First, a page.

Wondering if you should use a dummy? We look at both sides of the argument around using a pacifier, as well as why your baby finds them soothing and how to use one safely.
Dummies (also called pacifiers or soothers) are widely used by mums to help soothe babies, encourage them to sleep or stop them crying. There is also some evidence to suggest that using a dummy can reduce the risk of SIDS.
When it comes to using a dummy, mums generally divide into two camps. Some swear by their dummy, to help tearful babies get some rest, while others never use one. It’s completely up to you to decide if a dummy could help you and your baby get some peace, but before you decide, it’s worth knowing what they’re all about and being aware of the pros and cons.
Dummies or pacifiers are a silicone or rubber teat that babies can suck on, attached to a plastic shield and handle that prevent them swallowing or choking on the teat. You can also get teats made of latex, which are softer. Orthodontic dummies are also available, which are flatter than traditional dummies and are designed to be better for your baby’s teeth and jaw development.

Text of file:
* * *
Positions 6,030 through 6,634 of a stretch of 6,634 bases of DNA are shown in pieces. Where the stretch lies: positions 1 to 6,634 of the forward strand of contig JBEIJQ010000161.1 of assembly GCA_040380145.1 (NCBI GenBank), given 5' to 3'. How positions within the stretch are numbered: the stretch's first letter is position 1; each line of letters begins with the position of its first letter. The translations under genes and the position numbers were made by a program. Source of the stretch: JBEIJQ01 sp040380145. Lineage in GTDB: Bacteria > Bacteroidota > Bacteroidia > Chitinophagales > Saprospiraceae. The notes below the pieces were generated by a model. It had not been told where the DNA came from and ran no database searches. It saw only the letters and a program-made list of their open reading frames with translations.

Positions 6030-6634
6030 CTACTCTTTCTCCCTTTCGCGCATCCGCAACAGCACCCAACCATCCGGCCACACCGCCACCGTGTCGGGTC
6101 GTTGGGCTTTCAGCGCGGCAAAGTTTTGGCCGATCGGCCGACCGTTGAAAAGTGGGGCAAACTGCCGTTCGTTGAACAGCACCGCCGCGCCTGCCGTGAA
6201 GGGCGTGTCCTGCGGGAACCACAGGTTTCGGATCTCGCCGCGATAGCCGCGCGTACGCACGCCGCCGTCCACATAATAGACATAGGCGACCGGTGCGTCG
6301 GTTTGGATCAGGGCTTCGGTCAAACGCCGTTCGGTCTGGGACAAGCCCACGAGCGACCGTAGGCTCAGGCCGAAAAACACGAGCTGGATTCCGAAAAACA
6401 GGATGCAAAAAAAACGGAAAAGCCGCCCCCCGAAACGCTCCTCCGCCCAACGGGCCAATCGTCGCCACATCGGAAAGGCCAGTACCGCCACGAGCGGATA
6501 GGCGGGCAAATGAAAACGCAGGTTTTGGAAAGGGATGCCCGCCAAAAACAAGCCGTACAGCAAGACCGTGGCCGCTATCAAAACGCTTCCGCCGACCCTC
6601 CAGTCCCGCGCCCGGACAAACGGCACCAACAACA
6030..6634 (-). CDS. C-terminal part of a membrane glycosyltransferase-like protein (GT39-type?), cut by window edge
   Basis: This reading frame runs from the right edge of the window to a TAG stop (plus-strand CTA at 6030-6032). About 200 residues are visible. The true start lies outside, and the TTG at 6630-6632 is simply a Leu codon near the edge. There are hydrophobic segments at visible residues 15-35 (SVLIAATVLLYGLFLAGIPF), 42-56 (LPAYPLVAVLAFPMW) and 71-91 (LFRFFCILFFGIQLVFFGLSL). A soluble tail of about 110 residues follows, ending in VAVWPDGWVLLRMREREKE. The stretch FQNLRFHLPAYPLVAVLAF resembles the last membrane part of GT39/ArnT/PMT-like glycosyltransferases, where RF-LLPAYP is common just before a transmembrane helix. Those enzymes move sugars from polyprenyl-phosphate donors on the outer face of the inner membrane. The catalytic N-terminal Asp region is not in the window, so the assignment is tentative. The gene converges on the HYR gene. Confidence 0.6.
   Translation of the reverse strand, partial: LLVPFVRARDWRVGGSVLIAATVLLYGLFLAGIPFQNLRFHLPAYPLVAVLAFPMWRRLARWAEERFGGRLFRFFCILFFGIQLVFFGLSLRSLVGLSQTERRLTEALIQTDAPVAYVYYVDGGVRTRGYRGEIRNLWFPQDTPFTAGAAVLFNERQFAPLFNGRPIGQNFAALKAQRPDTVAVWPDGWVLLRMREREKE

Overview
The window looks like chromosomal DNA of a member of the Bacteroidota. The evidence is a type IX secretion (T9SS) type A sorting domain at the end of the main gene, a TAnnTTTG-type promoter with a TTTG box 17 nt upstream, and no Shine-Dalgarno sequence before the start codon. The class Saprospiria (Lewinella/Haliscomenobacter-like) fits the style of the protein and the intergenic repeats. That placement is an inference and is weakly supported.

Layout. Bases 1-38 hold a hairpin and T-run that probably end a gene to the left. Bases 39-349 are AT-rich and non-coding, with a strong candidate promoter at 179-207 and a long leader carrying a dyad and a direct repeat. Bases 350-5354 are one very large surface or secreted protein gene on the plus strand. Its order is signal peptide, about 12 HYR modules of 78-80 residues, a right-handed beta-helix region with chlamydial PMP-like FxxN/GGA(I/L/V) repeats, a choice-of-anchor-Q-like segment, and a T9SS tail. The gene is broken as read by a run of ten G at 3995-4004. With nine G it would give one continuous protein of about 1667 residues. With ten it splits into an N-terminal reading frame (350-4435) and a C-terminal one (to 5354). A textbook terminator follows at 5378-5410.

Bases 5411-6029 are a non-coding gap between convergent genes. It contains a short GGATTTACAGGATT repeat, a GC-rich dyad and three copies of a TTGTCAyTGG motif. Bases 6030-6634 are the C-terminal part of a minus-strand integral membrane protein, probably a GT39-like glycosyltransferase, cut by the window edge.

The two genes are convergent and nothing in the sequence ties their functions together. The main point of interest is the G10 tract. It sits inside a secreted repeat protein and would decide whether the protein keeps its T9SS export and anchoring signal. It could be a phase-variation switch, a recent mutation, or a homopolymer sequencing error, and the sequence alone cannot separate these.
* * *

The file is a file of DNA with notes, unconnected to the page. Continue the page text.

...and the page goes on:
Young babies are naturally soothed by the action of sucking and you may find that a dummy can help comfort them when they’re not feeding. This desire to suck is a comfort mechanism and will decrease over time, as your baby develops other ways to soothe.
It’s recommended that you don’t start giving your baby a dummy until she’s at least a month old. Try to wait until she’s got the hang of breastfeeding (around 6-8 weeks), as this will minimise any interference the dummy could have on feeding (explained below). If you stop giving your baby her dummy when she's around 3 months, she’ll probably forget all about it. But if you decide to continue using it, you’ll need to wean her off between 6 months and 1 year and this can sometimes be a bit tricky.
A dummy may be helpful if your baby is premature, as it can encourage sucking. This may help her adapt from tube to bottlefeeding. Studies have indicated that premature babies given dummies tend to have shorter hospital stays.
Dummies might interfere with breastfeeding, as some experts believe babies can have difficulty switching between the different types of sucking, so you need to follow a few guidelines:
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